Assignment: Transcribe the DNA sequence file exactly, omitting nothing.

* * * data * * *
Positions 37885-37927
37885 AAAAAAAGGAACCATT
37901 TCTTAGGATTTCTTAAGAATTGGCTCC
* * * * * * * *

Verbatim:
Positions 37885-37927
37885 AAAAAAAGGAACCATT
37901 TCTTAGGATTTCTTAAGAATTGGCTCC